My Journey to Cricket Training

**In this exercise the kids had to start by writing a detailed description of a familiar journey. They then had to introduce an unusual interruption …

by Sir Writealot

imagesAs I walk out the door the air hits me. Wonderful, beautiful air. The journey is small but exhausting with my heavy cricket bag. Up a small hill I go, taking in the beautiful trees and birds. On my way, I nearly forget about swimming after training. Oh no! As I drag myself to the top of the hill I hear a thunderous booming noise and it starts to rain heavily. I was about to run back home until a deafening scroar (That’s a scream and a roar at the same time! Who would’ve known). I look up and see something in the shadow of cloud having no idea what it is (well its pretty easy to tell that I have no idea what it is (so I don’t have to say it because it pretty obvious that I don’t know what it is (but still I don’t know what is it (and I really didn’t have to say that (okay I really have to stop doing brackets. I’ve already done five brackets in one so I think I have to stop doing brackets (okay maybe one more bracket just to make it interesting (really I have to stop doing brackets. I’ve done seven brackets. How do I stop doing this? (Uh oh I think I fell through a portal into bracket world (is this the end for me? (To be continued! Wow even that’s in a brackets! Okay that’s it (The End))))))))))))

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Finger print characters

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The Walk

by Polly M. Granger

Whoosh! goes the door as I open it. I fumble with my shoes and finally they decide to co-operate. As I lunge for my bag I call bye to Mum and Dad and race down the driveway. Tinkle, tinkle goes the gate as it opens. I smash it shut behind me and run to the front of my house. I can smell all the flowers and plants in our garden. I turn and start to walk to the corner. One house, two, three, four, five, I count as I cross the road. Six houses seven, eight, nine, ten, I turn the corner. The wind whistles and picks leaves off some trees. I watch them sail past me. I shiver and cross to the sunny side of the road. I turn as I spot a strange house. Wait, what? Why have I never seen this house before? I didn’t think Kite had a fluoro house? I see a girl in the window that looks like strangely enough like Kite. “Hey Kite!” I yell. She just starts to mumble something under her breath. Someone comes into the room and hurriedly yells “Shut the blinds you idiot! I already told you that whatever room you are in you must shut the blinds. Even when practising the piano young lady.”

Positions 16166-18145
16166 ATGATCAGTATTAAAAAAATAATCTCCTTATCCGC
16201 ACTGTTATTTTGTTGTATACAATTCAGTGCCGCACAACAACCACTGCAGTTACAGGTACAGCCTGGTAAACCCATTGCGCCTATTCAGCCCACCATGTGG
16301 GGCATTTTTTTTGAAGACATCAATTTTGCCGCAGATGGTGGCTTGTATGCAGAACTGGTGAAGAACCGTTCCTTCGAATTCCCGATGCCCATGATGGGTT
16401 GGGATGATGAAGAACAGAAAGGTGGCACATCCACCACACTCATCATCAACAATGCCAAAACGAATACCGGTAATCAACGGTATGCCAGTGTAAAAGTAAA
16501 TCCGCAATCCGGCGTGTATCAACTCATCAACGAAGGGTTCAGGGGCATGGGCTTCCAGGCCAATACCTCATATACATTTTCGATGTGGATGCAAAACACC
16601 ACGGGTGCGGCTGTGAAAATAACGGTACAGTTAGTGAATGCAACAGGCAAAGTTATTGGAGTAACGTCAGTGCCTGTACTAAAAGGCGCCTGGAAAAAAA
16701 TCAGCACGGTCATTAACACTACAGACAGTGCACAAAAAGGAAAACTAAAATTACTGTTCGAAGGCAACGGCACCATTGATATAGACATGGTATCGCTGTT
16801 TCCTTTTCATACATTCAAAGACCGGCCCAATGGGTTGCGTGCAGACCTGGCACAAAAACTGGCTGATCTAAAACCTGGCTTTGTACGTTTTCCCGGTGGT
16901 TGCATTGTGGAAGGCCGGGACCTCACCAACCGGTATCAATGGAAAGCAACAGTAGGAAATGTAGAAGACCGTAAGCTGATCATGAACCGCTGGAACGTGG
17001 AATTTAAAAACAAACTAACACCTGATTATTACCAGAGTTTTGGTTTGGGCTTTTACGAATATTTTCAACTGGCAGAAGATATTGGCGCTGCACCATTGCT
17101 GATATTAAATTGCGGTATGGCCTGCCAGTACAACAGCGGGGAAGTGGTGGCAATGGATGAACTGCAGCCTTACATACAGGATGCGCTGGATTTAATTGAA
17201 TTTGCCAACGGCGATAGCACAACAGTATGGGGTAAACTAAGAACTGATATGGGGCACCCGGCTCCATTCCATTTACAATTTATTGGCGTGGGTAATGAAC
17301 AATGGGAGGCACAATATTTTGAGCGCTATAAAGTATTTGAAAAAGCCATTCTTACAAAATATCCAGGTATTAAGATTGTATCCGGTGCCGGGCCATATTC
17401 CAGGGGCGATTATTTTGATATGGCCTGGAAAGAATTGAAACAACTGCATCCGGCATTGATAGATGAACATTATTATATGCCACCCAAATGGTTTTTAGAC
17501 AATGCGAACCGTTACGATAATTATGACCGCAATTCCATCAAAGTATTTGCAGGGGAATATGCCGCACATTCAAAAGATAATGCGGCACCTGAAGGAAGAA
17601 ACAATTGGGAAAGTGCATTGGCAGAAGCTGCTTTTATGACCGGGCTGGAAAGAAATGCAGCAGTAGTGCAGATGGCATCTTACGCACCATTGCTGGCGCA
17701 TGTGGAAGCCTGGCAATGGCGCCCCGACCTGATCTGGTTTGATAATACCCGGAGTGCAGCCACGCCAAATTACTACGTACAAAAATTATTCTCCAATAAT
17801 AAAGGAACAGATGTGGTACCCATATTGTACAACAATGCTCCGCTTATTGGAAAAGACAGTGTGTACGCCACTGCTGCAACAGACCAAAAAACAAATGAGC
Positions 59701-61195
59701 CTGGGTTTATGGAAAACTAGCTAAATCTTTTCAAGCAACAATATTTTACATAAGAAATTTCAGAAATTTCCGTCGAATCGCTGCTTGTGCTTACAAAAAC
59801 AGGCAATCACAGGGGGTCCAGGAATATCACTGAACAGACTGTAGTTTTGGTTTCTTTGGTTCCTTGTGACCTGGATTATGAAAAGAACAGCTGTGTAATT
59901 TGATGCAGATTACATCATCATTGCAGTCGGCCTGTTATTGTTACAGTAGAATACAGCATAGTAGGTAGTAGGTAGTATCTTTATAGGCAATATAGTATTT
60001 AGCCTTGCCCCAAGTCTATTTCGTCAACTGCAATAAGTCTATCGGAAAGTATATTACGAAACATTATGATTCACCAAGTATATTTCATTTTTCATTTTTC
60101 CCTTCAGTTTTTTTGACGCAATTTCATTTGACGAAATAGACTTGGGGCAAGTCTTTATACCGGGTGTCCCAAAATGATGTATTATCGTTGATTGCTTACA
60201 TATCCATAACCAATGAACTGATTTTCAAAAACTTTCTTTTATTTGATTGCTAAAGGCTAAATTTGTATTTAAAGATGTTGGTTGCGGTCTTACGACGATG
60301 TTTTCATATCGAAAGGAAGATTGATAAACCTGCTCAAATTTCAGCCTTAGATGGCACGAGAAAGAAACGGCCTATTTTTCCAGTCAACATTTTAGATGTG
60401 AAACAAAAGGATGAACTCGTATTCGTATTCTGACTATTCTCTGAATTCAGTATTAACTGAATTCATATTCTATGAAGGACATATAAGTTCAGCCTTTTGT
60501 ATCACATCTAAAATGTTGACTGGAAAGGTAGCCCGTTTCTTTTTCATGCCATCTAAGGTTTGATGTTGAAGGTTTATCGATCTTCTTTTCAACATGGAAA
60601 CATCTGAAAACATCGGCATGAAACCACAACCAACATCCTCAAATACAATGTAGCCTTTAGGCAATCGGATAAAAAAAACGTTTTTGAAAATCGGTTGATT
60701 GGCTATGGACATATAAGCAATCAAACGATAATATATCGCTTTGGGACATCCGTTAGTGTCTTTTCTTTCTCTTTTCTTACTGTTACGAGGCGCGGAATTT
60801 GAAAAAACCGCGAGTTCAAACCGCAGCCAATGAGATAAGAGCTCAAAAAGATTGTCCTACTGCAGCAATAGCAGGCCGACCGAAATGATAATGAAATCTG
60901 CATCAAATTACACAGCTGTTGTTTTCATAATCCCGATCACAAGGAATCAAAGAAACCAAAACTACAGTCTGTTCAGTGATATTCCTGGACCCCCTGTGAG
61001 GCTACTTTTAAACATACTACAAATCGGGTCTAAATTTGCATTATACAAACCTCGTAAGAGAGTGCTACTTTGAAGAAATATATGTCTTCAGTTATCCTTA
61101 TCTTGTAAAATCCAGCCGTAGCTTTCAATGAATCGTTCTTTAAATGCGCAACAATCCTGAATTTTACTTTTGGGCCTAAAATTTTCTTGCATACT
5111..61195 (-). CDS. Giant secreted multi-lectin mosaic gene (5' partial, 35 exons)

I feel uneasy, like this family is not the Stephens. I rush to school and glance behind me. I see the girl, she waves. “Ahhhh I scream and run …”

In this exercise the kids were asked to write a descriptive passage about a familiar journey. After some time we stopped them and asked them to add a twist of fantasy. 

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by Prof. JR Panderman


Caravan Dali by Aram Vardazaryan

The desert heat rages as a stand-storm blew. The strange beings continued. They weren’t sure if they were alive or dead. Not even Ushapi, the funniest of them all could make a joke of the situation. They hadn’t been watered for months. All of the sudden the lights came into view.

The beings ran and ran as fast as they could until they found a tribe sweating from the heat. When they saw the beings instead of screaming in fear, the tribe cried with joy. “Tree Camels, Tree Camels! They will give us shade!”

The nurse of the tribe suddenly appeared.

“They will need to be looked after well. These tree camels need rest.” So the 10m tall creatures laid down for a few days. When they awoke they were the peoples coats, shade, umbrellas and pillows. Everyone was grateful.

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Illustration workshop with Stephanie Holm

fullsizerender9We were lucky enough to have the fabulous Stephanie Holm visit us this term to share her work. Stephanie is a natural history illustrator, writer and artist and inspired the kids to create their own animal character illustration and story.



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Poetry in the everyday

FullSizeRender[7]Poetry is all around us and can be found in unusual or not-so-unusual places. We know this thanks to guest poet and educator Janette Hoppe. Janette inspired us with an object meditation using a smooth rock.  We then had fun with ‘found poetry’ or looking for words and lines in everyday life and putting them together to create a poem. Facebook feeds, TV shows, magazines, writing on a blackboard, posters, chapter headings in your latest book… so much fun and sometimes profound.

Enjoy a few samples from our Junction Masterclass:

Object Mediation by Lady Unicorn

I sit there in a silent class

Waiting for the silent time to pass

My eyes are closed

But I can feel

Audrey thrashing like an electric eel

My mind is filling up with books

I am dying to take a look.

Mauri life force by Lord Peachy Cow

Scarred rock

full of mixed emotions

angled and gentle and cool and warm

fits in palm, fingers closed around

overlooked hurt stone.